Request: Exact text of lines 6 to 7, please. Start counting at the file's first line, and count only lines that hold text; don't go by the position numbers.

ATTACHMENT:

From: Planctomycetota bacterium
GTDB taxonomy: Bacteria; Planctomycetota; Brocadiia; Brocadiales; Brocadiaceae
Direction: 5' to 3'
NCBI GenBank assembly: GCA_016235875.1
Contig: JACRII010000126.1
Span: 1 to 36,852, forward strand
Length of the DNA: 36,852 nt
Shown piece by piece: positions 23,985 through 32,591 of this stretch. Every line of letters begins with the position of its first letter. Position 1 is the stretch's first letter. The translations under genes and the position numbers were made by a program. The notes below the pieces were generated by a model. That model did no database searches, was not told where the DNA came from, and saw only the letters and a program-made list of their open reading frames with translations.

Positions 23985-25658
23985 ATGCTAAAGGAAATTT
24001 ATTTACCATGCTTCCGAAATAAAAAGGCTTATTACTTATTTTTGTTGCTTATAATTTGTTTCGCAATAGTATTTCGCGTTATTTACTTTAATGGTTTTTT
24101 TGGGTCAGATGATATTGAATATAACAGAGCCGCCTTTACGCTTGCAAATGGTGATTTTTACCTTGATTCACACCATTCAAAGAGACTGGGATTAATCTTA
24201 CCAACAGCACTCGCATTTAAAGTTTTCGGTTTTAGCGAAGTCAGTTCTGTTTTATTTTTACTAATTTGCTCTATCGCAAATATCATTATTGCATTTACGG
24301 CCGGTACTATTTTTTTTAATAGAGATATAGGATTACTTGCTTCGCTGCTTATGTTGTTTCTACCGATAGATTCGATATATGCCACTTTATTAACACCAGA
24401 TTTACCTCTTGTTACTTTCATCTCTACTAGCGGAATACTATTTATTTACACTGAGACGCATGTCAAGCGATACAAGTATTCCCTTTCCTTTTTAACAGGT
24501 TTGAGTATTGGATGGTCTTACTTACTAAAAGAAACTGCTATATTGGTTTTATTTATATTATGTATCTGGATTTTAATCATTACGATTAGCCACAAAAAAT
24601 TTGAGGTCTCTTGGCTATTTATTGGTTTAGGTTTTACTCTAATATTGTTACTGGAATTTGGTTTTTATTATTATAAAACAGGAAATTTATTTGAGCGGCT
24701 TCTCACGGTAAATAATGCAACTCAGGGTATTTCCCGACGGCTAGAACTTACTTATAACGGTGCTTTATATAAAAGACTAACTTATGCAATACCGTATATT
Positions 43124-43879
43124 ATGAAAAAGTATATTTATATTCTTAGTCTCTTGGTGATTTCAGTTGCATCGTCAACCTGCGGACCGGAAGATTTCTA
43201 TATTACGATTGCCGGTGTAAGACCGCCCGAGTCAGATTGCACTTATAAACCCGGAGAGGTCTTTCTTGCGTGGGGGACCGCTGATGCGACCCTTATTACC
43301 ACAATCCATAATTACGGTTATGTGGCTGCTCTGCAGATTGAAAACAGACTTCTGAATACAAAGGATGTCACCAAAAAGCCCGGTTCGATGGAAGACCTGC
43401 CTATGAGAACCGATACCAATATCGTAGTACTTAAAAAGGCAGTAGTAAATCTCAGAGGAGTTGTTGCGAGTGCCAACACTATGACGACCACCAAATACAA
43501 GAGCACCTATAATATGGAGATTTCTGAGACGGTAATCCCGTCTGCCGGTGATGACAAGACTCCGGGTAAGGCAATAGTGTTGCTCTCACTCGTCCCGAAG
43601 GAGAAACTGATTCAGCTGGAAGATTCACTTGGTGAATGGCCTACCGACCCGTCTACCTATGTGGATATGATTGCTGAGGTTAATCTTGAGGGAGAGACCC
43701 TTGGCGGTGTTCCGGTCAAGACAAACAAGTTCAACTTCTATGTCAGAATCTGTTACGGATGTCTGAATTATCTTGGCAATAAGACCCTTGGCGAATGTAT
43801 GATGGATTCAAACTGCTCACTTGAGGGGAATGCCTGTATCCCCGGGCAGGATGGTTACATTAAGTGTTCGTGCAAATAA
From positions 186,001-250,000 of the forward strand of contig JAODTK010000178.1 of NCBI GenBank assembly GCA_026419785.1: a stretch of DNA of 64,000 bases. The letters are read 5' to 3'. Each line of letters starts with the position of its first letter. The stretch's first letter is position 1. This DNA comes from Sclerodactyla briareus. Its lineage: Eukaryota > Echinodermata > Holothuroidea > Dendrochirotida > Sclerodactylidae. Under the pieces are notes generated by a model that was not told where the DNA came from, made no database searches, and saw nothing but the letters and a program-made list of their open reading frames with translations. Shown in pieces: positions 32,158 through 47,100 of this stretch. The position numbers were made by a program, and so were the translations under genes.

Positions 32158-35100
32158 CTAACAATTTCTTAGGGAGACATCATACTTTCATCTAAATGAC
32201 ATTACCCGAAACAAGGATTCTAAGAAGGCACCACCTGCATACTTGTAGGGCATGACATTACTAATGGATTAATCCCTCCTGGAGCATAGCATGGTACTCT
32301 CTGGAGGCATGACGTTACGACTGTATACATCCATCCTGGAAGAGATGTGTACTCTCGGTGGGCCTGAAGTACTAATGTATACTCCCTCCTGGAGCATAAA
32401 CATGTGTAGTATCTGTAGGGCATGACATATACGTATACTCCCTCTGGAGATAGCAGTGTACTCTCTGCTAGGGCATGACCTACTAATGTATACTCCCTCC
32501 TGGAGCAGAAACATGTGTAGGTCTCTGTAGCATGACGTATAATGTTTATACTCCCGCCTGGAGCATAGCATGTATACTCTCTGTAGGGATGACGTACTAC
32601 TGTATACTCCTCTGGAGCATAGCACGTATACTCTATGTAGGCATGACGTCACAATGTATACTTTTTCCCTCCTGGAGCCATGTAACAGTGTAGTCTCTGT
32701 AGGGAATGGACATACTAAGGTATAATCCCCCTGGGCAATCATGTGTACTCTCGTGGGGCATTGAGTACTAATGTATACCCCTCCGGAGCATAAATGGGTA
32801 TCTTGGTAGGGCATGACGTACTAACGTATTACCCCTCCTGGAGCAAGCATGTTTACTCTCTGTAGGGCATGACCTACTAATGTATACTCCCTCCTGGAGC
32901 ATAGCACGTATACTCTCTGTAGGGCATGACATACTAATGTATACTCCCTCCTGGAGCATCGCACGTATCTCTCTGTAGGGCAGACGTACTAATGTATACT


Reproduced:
Span: 1 to 36,852, forward strand
Length of the DNA: 36,852 nt